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There are hundreds of studio potters and ceramists all over Australia producing unique, beautiful work. At Living Clay Australia we have focussed on the ones who specialise in innovative, functional pottery items that you can use, enjoy and display on a daily basis.
In addition to displaying and selling their work, we are also keen to promote and celebrate the individual artists and potters who produce them, so every item in our online gallery tells you a story about who created it, how it was made and some facts on the individual potter as well. The Potter's profile will be retained in our database for as long as they continue to be part of the Living Clay family even if they do not have any pieces to sell right now so you can look them up at any time.
If you are a potter yourself viewing this site and would like to find out more about how to become part of the Living Clay Australia family, just drop us a note through the contact us page and we will send you a link to access more information on how it all works. We will need to know a little more about you and your work and will also ask you to send us a couple of photographs of some recent pieces to start that ball rolling.
Sally started making pottery during her last two years at school and then attended East Sydney Technical Collage in 1970/71 to complete a full time Certificate of Ceramics under the tutelage of Peter Rushforth.
In 1972 she worked as an apprentice to Helen Laycock for three months in her famous pottery at Dunmoochin in the hills outside Melbourne.
In 1973 Sally joined a gallery and craft centre located at the Boree Carbonne homestead in the Central West of New South Wales, where she tested local clays, made pots and taught interested residents the basics of pottery making. After fifteen months Sally held her first solo exhibition in the Boree Cabonne Gallery. It was a sell out.
In 1976 she married a farmer and gave up potting to raise a family, but decided in 2007 that it was time to once again pursue her potting career, so she built her unique ‘straw bale’ studio on her farm in Millthorpe, NSW and started potting once again.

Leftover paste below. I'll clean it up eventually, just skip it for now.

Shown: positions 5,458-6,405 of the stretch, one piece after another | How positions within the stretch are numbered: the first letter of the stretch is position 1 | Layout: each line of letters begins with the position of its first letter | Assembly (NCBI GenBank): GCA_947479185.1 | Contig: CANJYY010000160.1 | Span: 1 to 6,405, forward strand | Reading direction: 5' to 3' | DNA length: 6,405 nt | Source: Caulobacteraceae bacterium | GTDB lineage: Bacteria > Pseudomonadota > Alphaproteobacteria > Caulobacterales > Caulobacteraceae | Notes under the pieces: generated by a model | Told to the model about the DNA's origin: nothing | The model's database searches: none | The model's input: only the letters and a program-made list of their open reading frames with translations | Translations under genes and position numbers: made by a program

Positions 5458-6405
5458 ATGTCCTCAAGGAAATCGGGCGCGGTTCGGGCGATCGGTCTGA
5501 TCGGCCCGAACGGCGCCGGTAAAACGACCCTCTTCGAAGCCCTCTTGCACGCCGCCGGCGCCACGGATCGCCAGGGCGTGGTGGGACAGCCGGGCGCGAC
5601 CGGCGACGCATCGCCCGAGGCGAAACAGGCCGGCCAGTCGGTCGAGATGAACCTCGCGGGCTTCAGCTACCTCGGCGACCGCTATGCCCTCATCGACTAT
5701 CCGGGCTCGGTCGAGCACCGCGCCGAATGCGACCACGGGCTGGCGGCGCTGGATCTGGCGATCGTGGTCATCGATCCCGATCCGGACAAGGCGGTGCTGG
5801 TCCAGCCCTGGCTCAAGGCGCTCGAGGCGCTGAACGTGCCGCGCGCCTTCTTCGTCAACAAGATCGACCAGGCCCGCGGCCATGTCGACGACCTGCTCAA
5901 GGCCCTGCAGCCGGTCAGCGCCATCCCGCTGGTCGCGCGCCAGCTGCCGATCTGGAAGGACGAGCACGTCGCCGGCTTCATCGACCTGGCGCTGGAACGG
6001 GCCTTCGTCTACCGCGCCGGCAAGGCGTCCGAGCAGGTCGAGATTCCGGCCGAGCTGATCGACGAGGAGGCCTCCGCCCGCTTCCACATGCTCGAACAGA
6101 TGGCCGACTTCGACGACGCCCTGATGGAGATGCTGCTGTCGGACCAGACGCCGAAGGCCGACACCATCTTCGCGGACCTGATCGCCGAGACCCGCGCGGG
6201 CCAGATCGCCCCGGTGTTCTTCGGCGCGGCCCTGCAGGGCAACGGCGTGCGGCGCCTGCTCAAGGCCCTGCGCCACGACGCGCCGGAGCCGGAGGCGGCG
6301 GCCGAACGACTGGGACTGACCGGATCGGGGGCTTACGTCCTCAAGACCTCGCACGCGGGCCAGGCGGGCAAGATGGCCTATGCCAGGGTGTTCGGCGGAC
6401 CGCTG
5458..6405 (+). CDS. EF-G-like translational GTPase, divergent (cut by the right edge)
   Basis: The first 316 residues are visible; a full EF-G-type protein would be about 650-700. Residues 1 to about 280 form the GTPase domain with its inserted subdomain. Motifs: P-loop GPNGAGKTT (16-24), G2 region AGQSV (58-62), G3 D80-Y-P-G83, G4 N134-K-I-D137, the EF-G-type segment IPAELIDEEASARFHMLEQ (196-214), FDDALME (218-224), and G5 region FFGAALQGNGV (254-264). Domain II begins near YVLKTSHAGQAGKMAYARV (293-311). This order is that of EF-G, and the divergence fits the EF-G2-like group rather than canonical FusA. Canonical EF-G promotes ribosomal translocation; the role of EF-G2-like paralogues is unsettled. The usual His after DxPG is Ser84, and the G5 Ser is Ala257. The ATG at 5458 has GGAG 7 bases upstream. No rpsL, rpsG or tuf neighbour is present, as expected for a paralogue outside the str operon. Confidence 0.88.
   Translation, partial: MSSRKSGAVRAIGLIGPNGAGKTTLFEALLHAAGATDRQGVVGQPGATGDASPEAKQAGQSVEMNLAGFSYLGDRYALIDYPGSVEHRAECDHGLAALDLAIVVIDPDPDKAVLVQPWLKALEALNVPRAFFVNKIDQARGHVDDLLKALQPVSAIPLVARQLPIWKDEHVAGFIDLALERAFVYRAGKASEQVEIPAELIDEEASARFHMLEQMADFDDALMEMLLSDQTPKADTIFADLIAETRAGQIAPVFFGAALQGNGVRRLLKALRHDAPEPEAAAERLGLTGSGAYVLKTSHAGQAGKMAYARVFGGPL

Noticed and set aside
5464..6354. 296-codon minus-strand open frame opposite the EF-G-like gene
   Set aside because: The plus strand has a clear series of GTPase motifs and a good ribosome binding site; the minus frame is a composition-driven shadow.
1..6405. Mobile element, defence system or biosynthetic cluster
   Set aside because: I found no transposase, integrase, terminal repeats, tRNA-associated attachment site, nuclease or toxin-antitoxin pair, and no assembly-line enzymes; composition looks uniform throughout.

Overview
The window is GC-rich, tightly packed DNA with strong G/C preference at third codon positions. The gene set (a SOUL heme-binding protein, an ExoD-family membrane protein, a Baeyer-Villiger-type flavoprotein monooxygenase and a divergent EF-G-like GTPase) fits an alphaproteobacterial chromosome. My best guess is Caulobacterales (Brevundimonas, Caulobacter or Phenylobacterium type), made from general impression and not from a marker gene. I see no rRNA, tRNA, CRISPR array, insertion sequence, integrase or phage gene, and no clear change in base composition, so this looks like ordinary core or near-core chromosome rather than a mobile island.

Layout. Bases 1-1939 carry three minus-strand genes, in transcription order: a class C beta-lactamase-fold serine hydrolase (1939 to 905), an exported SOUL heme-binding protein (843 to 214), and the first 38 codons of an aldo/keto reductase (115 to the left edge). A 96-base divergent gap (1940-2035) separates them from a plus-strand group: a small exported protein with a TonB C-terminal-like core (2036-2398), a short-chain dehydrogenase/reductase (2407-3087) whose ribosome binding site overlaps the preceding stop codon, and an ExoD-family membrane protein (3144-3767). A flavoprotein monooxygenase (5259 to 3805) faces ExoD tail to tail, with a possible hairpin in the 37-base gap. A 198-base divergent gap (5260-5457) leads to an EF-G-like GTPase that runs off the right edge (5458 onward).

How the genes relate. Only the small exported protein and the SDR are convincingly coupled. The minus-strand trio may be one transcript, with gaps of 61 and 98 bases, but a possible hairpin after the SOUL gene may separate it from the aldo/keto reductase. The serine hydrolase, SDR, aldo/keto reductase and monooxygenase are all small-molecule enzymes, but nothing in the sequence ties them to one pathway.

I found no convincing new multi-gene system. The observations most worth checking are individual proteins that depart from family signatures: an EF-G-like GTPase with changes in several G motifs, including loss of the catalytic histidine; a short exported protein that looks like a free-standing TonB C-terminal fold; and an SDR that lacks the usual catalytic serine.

“It surprised me how long it took to get started again. You have so many dreams of what you want to do, but putting them into practice is another thing altogether. Attending Summer Schools at Sturt, Mittagong, where I first started as a potter helped. I wanted to work exclusively in Southern Ice Porcelain, which demands a high degree of self discipline. I especially wanted to make functional domestic ware and develop a blue celadon glaze to enhance it. I am captivated by its beauty.”
In 2009, during the Gulgong Clay Festival one of the Chinese guest master potters, purchased an expresso coffee cup and saucer of Sally’s to put into his international ceramic museum in Jingdegen, China. This was a significant compliment to her talent with the Chinese tradition of Celadon glazing.
In 2010 famous Sydney Restauranteur Tony Bilson commissioned Sally to make a range of celadon glazed porcelain plates, and casseroles for his restaurant, which were extremely popular and successful. She has since continued to develop her skills in, and love of, Celadon Ware. In recent times she has been working with the Orange and Bathurst Regional Galleries in addition to selling to a number of retail outlets.
Sally is always striving to make functional domestic ware that is “easy on the eye, works well and is a pleasure to hold.”